Food Gases

How to increases the
shelf life of the product

A commonly used method of extending the shelf life of foodstuffs is MAP (Modified Atmosphere Packaging). The technique subsitutes the air inside a package with a protective gas mix.

The most commonly used gas mixes include carbon dioxide and nitrogen at various concentrations. Oxygen contained in the air causes growth of aerobic microbes that typically spoil fresh food products.

Thanks to its acidicity, carbon dioxide slows down the growth of microbes, while inert nitrogen is used as a filler gas. To retain the red colour of meats, a mixture of carbon dioxide and oxygen may also be used.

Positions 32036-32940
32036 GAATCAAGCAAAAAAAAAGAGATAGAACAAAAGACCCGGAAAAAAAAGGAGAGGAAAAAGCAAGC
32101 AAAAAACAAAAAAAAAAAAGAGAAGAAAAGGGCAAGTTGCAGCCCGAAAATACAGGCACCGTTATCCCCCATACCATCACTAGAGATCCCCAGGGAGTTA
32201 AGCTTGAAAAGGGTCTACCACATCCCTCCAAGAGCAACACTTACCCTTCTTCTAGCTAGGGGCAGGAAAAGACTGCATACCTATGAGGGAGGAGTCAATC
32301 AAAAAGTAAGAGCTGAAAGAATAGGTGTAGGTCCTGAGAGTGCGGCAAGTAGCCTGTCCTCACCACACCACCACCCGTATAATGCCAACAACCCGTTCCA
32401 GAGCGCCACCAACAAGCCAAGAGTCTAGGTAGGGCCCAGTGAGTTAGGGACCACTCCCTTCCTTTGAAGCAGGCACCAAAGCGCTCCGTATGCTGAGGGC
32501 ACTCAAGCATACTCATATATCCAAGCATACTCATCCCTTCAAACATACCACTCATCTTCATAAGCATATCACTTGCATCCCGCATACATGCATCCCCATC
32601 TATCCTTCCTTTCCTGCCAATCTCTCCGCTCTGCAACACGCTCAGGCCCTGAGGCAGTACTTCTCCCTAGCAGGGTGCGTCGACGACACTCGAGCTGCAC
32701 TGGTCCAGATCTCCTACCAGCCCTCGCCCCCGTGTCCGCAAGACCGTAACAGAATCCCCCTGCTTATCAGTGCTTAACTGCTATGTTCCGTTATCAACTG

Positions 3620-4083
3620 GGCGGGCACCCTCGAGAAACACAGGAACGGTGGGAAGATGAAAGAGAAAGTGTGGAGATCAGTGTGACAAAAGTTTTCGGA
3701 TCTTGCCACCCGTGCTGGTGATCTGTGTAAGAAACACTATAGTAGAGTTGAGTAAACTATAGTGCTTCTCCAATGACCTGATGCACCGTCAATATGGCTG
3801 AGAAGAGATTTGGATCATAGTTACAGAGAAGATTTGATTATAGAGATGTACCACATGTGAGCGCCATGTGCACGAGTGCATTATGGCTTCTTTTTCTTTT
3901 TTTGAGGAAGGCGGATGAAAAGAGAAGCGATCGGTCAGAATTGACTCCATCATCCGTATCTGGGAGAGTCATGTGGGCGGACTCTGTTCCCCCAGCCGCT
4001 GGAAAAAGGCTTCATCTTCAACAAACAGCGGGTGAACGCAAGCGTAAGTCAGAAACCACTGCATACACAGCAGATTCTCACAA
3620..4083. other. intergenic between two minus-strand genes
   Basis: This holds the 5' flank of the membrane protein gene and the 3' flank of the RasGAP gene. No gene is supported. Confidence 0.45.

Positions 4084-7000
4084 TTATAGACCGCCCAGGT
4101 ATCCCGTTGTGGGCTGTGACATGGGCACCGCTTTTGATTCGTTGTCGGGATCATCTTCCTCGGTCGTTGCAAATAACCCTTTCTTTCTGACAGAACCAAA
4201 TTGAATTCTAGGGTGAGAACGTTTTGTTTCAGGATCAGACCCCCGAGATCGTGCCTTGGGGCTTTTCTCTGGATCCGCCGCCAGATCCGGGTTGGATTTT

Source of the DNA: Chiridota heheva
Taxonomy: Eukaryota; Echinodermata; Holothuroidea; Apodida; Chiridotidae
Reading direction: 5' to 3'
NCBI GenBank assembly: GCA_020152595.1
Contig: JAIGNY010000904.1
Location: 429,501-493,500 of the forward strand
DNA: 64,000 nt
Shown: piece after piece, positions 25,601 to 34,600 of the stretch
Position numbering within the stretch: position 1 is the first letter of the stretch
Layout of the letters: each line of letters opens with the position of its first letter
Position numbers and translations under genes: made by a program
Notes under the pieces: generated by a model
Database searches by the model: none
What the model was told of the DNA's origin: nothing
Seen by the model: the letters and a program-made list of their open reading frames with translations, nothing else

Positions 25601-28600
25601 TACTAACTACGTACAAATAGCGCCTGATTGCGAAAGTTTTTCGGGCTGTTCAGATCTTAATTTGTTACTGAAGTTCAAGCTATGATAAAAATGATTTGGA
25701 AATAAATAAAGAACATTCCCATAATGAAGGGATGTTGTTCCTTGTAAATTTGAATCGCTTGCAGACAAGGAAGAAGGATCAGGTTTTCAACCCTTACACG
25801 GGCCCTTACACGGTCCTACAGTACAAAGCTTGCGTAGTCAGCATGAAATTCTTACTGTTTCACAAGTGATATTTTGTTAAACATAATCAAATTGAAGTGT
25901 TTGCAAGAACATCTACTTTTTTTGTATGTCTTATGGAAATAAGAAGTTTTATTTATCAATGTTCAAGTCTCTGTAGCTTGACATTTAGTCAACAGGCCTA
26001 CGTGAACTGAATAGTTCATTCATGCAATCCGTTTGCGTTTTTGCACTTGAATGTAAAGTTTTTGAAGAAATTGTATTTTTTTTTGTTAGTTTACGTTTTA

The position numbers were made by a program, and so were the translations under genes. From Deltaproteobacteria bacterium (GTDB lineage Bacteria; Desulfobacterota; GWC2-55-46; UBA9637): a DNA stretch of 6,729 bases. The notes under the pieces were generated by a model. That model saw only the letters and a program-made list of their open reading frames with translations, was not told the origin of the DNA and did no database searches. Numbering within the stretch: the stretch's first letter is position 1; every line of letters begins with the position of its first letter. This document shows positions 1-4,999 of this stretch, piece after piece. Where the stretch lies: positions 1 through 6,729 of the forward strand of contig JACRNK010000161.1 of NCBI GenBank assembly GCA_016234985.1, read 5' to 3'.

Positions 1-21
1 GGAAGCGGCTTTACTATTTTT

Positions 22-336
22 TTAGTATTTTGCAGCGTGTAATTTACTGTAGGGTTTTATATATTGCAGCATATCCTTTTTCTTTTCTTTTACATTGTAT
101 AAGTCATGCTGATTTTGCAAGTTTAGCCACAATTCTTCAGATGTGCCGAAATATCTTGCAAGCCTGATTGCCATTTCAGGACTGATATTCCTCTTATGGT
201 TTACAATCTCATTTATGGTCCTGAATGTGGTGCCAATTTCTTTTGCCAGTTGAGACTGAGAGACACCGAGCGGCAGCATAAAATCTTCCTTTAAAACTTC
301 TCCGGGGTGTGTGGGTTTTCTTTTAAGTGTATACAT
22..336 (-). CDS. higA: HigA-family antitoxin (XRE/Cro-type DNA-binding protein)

MAP in itself does not improve the standard of the product, which must be of high quality to start with. Only an unbroken cold chain guarantees that the quality of food products remains good.

The modification process often tries to lower the amount of oxygen (O2), moving it from 20.9% to 0%, in order to slow down the growth of aerobic organisms and prevent oxidation reactions. The removed oxygen can be replaced with nitrogen (N2), commonly acknowledged as an inert gas, or carbon dioxide (CO2), which can lower the pH or inhibit the growth of bacteriaCarbon monoxide can be used for preserving the red color of meat.

Putting the fizz into sparkling drinks.
Carbonation of drinks using highest purity carbon dioxide (CO2)


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